Phi Delta Kappan

Founded in 1915, the Phi Delta Kappan is a professional policy journal for K-12 educators and is owned and published by Phi Delta Kappa International. Also referred to as the Kappan, the journal runs concurrently with the U.S. school year, with issues being released September to May and a combined December/January issue. The Kappan's editorial headquarters are located in Bloomington, Ind.The Kappan has a circulation of 33,000 subscribers and publishes articles directed to an audience of K-12 teachers, principals, superintendents, school district administrators and professors. Founded in 1906 to serve all members of the educational community, the journal's owner, Phi Delta Kappa International, maintains a large network of campus-based chapters with members in the United States, Canada, Europe and Asia. Articles within the journal primarily address issues related to educational research, service and leadership. Examples of specialized topics within these articles include information on inclusion, class size, testing, tenure, professional certification and alternative school systems. In addition to featured articles, each year the journal publishes results of the Phi Delta Kappa International "Gallup Poll of the Public's Attitude Toward the Public Schools."In June of 2010,the APEX 2010 Awards honored Phi Delta Kappan's Editor-in-Chief, Joan Richardson, and Design Director, Carol Bucheri, for Publication Excellence. Richardson received a Grand Award for her Kappan column, "The Editor's Note," and Bucheri received an APEX Award of Excellence in the Best Redesigns category–an award category that includes highly competitive submissions from a wide range of professional journals, newspapers, newsletters, annual reports, brochures and websites. The Editor-in-Chief of the Phi Delta Kappan is Joan Richardson. David M. Ruetschlin is Managing Editor and Carol Bucheri is Design Director.

Articles from Vol. 93, No. 4, December

A Crash Course on Giving: Grades: Grades Tell Students How Well They Did in Comparison to Each Other, but Almost Nothing of What They Need to Work on to Get Better
Grades. Almost no one likes them. Most students deplore them, many teachers hate giving them, and I haven't met one teacher who enjoys the process of determining them. In fact, "grading" is often the bane of a teacher's existence. Yet, it must be done--at...
China's Higher Education Lacks Higher Learning
Two teams of five Chinese college students face off in an English debate over the effectiveness of China's college entrance examination, the gaokao. Their claims are borderline weak but well-articulated. The discussion carries on smoothly until the...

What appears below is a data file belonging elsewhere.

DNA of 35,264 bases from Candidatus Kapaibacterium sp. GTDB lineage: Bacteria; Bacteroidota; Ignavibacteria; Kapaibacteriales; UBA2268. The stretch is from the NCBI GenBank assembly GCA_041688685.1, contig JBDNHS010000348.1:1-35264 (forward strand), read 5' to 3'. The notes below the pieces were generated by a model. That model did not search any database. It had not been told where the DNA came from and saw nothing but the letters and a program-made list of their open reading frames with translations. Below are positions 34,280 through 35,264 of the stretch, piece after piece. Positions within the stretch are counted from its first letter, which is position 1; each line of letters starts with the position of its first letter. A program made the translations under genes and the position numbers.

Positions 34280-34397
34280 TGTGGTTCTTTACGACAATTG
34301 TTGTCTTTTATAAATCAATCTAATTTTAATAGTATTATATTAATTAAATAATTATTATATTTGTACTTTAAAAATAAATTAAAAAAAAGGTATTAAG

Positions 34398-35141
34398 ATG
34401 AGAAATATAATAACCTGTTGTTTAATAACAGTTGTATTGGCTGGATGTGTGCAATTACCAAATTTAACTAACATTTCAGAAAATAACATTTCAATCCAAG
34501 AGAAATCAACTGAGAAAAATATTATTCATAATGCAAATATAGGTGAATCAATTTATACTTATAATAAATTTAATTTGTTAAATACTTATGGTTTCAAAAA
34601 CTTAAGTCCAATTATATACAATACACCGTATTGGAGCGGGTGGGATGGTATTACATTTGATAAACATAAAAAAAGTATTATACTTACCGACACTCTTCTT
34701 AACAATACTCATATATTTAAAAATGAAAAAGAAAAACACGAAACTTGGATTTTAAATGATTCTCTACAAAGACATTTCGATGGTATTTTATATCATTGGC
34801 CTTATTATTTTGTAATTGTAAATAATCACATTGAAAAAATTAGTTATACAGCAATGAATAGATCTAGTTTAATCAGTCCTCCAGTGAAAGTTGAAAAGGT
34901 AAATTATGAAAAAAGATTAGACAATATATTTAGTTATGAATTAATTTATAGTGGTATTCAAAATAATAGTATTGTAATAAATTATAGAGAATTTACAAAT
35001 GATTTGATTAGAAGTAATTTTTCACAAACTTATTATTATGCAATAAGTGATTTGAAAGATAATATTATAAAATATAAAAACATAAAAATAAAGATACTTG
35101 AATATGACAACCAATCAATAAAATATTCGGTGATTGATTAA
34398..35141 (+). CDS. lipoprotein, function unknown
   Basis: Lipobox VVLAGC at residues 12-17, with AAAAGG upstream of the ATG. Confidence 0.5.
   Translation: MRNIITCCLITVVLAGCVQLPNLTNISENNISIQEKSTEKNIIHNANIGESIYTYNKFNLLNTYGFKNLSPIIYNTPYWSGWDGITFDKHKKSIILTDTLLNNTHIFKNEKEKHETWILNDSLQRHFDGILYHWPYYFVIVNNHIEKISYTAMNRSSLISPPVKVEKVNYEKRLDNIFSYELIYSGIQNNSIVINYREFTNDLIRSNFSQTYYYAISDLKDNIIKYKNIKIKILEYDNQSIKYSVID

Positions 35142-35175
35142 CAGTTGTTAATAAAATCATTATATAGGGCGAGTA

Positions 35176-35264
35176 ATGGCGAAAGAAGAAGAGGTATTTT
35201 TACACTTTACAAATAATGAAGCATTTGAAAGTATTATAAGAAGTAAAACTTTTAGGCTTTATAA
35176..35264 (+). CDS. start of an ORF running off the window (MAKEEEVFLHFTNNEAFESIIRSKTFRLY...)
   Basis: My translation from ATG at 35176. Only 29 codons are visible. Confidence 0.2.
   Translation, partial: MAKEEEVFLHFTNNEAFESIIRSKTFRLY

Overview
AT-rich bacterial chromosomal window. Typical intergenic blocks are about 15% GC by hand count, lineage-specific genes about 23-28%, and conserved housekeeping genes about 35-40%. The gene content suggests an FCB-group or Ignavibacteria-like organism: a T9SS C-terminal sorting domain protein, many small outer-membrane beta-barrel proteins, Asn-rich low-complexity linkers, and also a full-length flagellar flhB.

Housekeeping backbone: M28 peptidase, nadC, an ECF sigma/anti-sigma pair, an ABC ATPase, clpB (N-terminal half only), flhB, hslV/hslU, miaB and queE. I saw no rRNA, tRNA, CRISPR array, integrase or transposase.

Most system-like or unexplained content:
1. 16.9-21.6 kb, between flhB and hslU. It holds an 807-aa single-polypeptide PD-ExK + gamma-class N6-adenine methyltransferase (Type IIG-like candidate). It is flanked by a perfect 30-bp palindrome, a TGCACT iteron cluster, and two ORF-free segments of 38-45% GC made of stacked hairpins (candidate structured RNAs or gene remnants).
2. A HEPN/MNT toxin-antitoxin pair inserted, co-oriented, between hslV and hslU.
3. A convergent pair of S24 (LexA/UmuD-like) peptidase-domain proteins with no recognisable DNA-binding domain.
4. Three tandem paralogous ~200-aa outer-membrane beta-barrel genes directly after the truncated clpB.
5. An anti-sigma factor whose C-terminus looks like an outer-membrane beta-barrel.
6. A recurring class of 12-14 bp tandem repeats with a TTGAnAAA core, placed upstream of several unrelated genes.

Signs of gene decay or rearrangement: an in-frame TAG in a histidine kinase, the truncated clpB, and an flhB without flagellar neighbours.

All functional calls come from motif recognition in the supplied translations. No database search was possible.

Closing School for the Holidays - Whose Holidays? Deciding How Schools Handle Holidays Is a Simple Yet Powerful Way to Demonstrate the Values on Which This Country Was Founded
In the 1930s, the students in District 73.5 in Skokie, Ill., on Chicago's North Shore were all white and mostly Christian. Thirty years later, more than half the population was Jewish. With significant numbers of Jewish teachers and students, Skokie...
Comic Books' Latest Plot Twist: Enhancing Literacy Instruction: Graphic Novels Can Add Value to Literacy Instruction, Especially for Struggling or Disaffected Readers
Students need to acquire literacy skills and strategies for understanding, thinking about, and using information garnered from what they read. In formal settings, literacy training usually begins with picture books, becomes more complex with structured...
Face to Faith Teaching Global Citizenship: Videoconferencing Connects Students of Different Faiths around the Globe to Help Them Learn about Religion and Global Issues
American education has woven multiculturalism into its schools and curricula, with the glaring exception of religious diversity. While there is significant agreement among educators that religions can and should be part of the curriculum in public...
Faith from the Fringes: Religious Minorities in School: Public Schools Should Not Support One Religion over Another, but the Nation's Christian Majority Poses Social and Logistical Challenges to Students Who Are Religious Minorities
Ethan fantasizes about the milkshakes in the school cafeteria, even though he brings his lunch from home every day because his family keeps kosher. Sameera is not sure what to say when girls see her in the bathroom washing her face, arms, and feet...
Flipping Classrooms
Teachers across the country are experimenting with "flipping" their classrooms, a concept in which they invert traditional instruction so students use what used to be homework time listening to lectures and moving what used to be homework into classrooms....
Getting Religion Right in Public Schools: If We Can't Get This Right in Public Schools, We Have Little Hope of Getting This Right in the Public Square of What Is Now the Most Religiously Diverse Nation on Earth